The article explains why “cloud” and “big data” remain empty phrases as long as we’re unable to evaluate the majority of existing data. The author outlines possible solutions while cautioning readers that information processing that would really meet the needs of businesses is still a long way off.
People are talking about the cloud and “big data,” businesses invest heavily in moving real-world processes into the virtual world. But what’s the real picture? So far, 70 to 80 percent of all relevant information has not even been digitalized. In fact, it hasn’t been preprocessed for digitalization. This information fills pages upon pages, boxes upon boxes, filing cabinets upon filing cabinets and entire storage rooms. Seems unlikely in our modern, digital day and age? It’s true, though – and that’s just the beginning. Even after all these documents have been scanned (in some unforeseeable future), they still can’t be used directly as digitalized information. That is a crucial problem for many businesses who, after all, really need these data.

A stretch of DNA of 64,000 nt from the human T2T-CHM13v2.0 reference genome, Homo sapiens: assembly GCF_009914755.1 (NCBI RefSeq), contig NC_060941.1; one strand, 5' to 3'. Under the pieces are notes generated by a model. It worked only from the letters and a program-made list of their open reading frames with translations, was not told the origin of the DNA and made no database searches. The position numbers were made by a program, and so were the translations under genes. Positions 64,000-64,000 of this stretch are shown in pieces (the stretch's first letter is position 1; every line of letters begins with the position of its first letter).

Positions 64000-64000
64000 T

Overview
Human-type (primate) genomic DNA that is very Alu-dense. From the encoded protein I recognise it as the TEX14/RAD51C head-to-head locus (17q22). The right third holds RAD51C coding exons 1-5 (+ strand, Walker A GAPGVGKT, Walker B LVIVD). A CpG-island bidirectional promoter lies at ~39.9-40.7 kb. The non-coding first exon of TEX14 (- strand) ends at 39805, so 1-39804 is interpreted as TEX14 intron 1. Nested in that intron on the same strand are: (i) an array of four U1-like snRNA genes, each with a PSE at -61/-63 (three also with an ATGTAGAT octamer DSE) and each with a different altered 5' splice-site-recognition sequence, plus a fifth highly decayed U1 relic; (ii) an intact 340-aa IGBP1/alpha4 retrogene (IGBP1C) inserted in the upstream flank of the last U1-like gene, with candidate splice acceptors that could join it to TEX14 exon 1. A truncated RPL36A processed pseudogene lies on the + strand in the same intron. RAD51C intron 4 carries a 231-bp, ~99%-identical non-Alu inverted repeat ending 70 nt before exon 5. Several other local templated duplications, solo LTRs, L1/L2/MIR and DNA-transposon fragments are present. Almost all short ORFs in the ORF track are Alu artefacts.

Are there ways to solve this problem? Document management systems offer a solution. They require a certain amount of time and effort, but they reward this investment: some fine day, all those paper documents will be turned into usable information, and all those forms will yield context to use it. Video and audio recordings are trickier. In many cases, their content can’t be indexed, catalogued, and evaluated. What we can do with data today is still a far cry from automated, context-sensitive, universal information processing and evaluation on a par with human information processing capabilities.
This is a management summary of an article first published in the magazine of Digital Tempus Germany. You can read the full article here in German, or contact me if you wish to have more information about the topic.